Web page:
Friday, May 01, 2009

May 4-8 Programs

My Pick of the Week: Martin Espada, Poet of Conscience. He says that he writes poetry “to make the invisible visible,” and told us early in the program that his grandmother was a spirit medium, so he comes by it honestly. But who can calculate the personal cost of putting one’s own psyche at the service of those Chileans who were interrogated, tortured, and executed during Pinochet’s reign of terror? Or to dare to speak for those 453 immigrant restaurant workers who lost their lives in the World Trade Center on 9/11? What a way to ring out National Poetry Month.

Monday: Rags and Bone: Okay, I admit it, you probably have to have a taste for the macabre, or at the very least have been raised Roman Catholic to appreciate the cult of relics; but Peter Manseau (Killing the Buddha) insists that he undertook his “journey among the world’s holy dead” to be reminded of how much he loves life.

Tuesday: Wings of Defeat: A new documentary reveals some startling insights into the make-up of Kamekaze pilots: many of them weren’t really all that keen about killing themselves in the name of their country, and some went out of their way to minimize the damage they caused.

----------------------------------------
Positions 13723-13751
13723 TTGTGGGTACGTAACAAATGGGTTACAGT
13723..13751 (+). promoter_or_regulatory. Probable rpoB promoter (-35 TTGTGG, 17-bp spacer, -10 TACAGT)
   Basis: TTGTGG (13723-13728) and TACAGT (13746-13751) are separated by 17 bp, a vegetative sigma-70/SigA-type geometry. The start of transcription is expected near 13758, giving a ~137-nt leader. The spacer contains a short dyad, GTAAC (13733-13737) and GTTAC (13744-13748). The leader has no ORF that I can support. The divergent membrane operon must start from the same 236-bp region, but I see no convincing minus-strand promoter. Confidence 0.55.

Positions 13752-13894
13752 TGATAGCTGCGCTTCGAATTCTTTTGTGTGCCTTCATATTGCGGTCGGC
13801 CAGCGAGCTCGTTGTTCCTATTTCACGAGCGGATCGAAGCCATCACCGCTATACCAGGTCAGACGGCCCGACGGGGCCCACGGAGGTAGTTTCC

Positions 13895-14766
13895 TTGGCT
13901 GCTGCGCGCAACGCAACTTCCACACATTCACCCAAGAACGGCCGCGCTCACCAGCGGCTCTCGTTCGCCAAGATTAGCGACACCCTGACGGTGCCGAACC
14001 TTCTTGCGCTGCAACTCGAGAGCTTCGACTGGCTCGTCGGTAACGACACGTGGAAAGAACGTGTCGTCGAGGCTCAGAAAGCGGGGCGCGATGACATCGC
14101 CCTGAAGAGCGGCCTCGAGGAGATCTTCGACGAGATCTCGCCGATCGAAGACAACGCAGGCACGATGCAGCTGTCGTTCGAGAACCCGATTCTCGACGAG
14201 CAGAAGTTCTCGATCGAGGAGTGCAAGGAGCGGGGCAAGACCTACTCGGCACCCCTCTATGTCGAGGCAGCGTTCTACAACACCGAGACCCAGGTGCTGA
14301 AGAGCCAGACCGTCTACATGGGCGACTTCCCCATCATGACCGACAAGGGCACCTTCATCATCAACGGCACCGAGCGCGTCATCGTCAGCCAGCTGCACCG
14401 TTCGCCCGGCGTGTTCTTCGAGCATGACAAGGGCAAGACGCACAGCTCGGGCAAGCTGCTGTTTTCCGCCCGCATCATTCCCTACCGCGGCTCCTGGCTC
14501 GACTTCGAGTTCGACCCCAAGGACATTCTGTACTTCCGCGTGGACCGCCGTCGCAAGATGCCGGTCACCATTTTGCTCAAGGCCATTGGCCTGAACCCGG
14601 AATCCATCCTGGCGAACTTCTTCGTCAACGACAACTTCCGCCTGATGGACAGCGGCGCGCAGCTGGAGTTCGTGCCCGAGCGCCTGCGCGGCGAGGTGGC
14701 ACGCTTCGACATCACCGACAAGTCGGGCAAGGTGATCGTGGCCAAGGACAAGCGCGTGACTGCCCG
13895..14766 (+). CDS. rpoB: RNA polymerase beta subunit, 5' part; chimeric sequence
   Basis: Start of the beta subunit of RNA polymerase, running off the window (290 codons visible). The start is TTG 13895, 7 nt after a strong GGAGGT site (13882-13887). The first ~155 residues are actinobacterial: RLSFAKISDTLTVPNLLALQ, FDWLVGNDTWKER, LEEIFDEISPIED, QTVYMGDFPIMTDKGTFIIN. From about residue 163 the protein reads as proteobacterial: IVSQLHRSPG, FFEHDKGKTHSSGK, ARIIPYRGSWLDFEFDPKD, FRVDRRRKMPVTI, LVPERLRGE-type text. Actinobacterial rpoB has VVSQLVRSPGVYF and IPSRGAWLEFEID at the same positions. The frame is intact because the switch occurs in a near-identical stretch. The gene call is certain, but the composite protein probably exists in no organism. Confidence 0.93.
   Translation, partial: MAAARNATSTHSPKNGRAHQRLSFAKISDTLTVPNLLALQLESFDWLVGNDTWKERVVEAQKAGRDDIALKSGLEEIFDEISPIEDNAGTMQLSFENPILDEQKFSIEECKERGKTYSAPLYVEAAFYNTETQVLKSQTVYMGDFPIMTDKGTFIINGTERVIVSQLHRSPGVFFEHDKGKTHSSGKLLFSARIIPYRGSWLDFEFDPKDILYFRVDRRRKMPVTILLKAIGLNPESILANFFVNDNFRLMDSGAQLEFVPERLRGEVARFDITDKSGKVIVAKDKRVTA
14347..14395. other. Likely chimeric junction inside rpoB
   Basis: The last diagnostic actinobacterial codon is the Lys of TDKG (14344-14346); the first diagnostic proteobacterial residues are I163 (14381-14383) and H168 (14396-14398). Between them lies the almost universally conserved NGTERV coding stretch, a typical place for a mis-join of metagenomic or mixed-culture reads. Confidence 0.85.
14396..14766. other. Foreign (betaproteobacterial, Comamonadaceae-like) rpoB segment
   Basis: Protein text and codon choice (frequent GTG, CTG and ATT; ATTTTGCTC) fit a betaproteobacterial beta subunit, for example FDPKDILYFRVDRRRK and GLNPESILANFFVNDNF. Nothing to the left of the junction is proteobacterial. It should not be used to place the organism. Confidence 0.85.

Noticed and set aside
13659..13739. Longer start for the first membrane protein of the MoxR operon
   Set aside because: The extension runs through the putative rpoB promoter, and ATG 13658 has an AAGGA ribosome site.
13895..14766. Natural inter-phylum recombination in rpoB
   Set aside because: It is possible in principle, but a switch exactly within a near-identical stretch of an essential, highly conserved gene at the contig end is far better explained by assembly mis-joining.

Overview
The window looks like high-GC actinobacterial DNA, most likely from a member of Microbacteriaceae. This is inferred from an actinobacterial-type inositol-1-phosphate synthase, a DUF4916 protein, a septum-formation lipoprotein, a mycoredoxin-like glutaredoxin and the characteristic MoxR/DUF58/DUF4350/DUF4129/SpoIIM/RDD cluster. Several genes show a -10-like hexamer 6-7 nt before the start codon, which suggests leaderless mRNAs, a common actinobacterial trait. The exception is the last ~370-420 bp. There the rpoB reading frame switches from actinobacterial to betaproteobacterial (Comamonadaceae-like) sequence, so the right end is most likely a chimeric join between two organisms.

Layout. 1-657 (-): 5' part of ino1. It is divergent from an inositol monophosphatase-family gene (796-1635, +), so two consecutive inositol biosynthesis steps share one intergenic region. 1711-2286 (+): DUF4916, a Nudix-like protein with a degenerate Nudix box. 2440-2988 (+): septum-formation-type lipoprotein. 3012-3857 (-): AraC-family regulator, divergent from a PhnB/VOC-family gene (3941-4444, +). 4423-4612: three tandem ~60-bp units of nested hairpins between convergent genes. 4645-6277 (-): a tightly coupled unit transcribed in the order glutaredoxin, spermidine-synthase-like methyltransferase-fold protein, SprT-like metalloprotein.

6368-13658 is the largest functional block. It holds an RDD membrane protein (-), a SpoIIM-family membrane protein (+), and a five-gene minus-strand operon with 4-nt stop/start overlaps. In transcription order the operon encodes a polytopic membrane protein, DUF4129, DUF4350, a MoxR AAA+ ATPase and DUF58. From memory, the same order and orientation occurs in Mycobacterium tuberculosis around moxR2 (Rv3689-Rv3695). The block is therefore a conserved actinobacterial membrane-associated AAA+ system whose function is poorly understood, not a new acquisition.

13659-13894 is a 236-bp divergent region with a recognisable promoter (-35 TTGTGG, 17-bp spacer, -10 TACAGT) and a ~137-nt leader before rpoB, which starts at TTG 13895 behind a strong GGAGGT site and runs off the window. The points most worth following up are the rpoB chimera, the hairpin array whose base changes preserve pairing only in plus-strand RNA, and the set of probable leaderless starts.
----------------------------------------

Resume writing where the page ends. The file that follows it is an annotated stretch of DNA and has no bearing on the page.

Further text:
Wednesday: Tune in to find out if our One Day Lalapalooza Pledge Drive will succeed. In between marathon pitches, I’ll be talking with John Nichols about international responses to President Obama’s 100 Days.

Thursday: Do American feminists tend to revert to old world values when they become mothers? We’ll ask Maria Laurino, author of the memoir, Old World Daughter, New World Mother.

Friday: Measuring it out by the teaspoonful, how many of us happen to know that vanilla actually comes from the bean pod of an orchid? Journalist Tim Ecott follows the history of vanilla from its cultivation by the Aztecs to the burgeoning of a multi-million dollar industry. It’s everything but vanilla.

Have a great weekend and here’s hoping it doesn’t rain.


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